Aspirin May Help Prevent Breast Cancer In Overweight, Obese Women

Aspirin May Help Prevent Breast Cancer In Overweight, Obese Women

AspirinOver the last few years, evidence has been accumulating in the research community suggesting that obese or overweight women have a higher risk to develop breast cancer alongside decreased susceptibility to anti-cancer treatments.

A team of researchers from the University of Texas at Austin has found that non steroidal anti-inflammatory drugs (NSAIDs) such as aspirin, can lower the risk of breast cancer in women with a higher body mass index (BMI).

“Obesity by itself is the worst prognostic factor. Obese women do worse on hormone therapy, chemotherapy and radiation therapy. We used to think that the mechanism involved the fact that they had other conditions such as diabetes or heart disease, but now we are starting to appreciate that the obese patient has a different biological disease,” Linda deGraffenried, an associate professor of nutritional sciences at the University of Texas at Austin, said in a Time Magazine interview to writer Alice Park.

The study, entitled “NSAID Use Reduces Breast Cancer Recurrence in Overweight and Obese Women: Role of Prostaglandin–Aromatase Interactions” and published in this month’s edition of Cancer Research journal, reviewed data from estrogen receptor-positive (ERa) breast cancer patients with an average body mass index (BMI) bigger than 30 (a normal BMI stands between 18.5 and 24.9).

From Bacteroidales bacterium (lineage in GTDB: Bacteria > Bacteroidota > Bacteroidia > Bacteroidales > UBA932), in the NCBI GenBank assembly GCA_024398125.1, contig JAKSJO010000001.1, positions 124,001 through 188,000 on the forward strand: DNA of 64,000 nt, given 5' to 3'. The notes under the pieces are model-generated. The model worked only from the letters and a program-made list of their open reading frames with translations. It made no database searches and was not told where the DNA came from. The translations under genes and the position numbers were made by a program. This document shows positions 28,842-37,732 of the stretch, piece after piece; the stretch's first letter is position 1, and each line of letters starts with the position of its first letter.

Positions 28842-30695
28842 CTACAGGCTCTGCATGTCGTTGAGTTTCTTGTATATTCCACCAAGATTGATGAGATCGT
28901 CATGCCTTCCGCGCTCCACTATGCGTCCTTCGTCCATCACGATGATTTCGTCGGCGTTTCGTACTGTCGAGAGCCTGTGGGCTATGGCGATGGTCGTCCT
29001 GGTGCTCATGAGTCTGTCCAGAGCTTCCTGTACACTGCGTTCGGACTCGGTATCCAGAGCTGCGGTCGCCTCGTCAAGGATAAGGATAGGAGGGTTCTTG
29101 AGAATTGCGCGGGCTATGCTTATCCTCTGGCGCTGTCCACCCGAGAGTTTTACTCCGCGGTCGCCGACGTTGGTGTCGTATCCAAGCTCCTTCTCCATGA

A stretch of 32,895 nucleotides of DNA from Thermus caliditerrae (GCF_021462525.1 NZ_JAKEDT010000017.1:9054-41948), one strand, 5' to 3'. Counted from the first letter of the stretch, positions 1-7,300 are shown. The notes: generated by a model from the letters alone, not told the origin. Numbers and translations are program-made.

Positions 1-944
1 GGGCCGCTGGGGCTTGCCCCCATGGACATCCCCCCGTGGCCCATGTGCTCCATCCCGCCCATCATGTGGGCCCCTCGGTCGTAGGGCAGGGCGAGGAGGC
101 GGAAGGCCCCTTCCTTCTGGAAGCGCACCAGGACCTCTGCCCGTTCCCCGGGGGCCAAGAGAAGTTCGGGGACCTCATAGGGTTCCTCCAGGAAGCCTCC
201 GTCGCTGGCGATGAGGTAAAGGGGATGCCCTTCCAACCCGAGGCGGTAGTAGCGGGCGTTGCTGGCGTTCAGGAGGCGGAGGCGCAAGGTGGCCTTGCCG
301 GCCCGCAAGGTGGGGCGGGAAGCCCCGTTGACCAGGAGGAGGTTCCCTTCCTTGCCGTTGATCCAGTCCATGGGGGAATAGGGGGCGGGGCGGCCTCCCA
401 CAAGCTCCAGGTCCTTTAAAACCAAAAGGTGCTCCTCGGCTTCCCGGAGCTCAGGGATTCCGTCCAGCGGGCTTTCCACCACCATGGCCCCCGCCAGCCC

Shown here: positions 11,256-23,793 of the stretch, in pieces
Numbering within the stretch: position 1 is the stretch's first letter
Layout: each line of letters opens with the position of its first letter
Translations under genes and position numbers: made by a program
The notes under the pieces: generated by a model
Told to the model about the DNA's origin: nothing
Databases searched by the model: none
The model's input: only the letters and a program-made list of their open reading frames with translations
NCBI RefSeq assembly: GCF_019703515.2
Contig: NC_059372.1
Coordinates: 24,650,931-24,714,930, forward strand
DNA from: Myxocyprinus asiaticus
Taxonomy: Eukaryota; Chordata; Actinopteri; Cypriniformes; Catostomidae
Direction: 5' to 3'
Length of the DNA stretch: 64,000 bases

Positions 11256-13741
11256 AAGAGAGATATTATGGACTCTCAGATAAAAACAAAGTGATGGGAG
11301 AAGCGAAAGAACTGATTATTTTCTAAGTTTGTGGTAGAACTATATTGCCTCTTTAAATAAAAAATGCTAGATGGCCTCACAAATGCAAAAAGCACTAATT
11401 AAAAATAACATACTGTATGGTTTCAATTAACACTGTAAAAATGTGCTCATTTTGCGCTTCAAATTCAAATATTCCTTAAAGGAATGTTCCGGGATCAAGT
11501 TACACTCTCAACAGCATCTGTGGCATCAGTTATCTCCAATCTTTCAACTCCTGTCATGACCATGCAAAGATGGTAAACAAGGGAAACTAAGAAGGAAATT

The results indicated that women who took NSAID had a 52% lower recurrence rate of breast cancer and a 28-month delay in time to recurrence when compared to controls not using the drugs.

“I’ve been doing cancer research for 20 years, and there has been nothing that was able to give that kind of benefit. So yes, I was extremely surprised that by just reducing inflammation you could get that significant a benefit,” Dr. deGraffenried also added in the interview.

To understand the underlying mechanisms behind the observed effect, the researchers analyzed in vitro sera from obese and normal-weight patients with breast cancer, and discovered that upon exposure to sera from obese patients, macrophages expressed higher amounts of COX-2 and produced more PGE2, two highly inflammatory molecules.

Furthermore, this correlated with enhanced preadipocyte aromatase expression, an enzyme involved in the production of a form of estrogen, estradiol, which is directly involved in breast cancer growth, partly explaining why obese women show higher rates of breast cancer.

Upon the addition of NSAIDs that could inhibit aromatase production, the team observed that the differences in breast cancer cell ERα activity, proliferation, and migration between sera from obese and normal-weight patients were effectively eliminated or reduced.

The question is still open as to whether patients with other types of breast cancer can also benefit from NSAIDs, however research efforts are being made in that direction.

Many women are already taking low-dose aspirin to prevent heart disease and colon cancer, and as to breast cancer prevention Dr. deGraffenried concludes “If you are not already on an NSAID or if there is no contraindication for an NSAID, there is reason to consider asking your doctor about it”.

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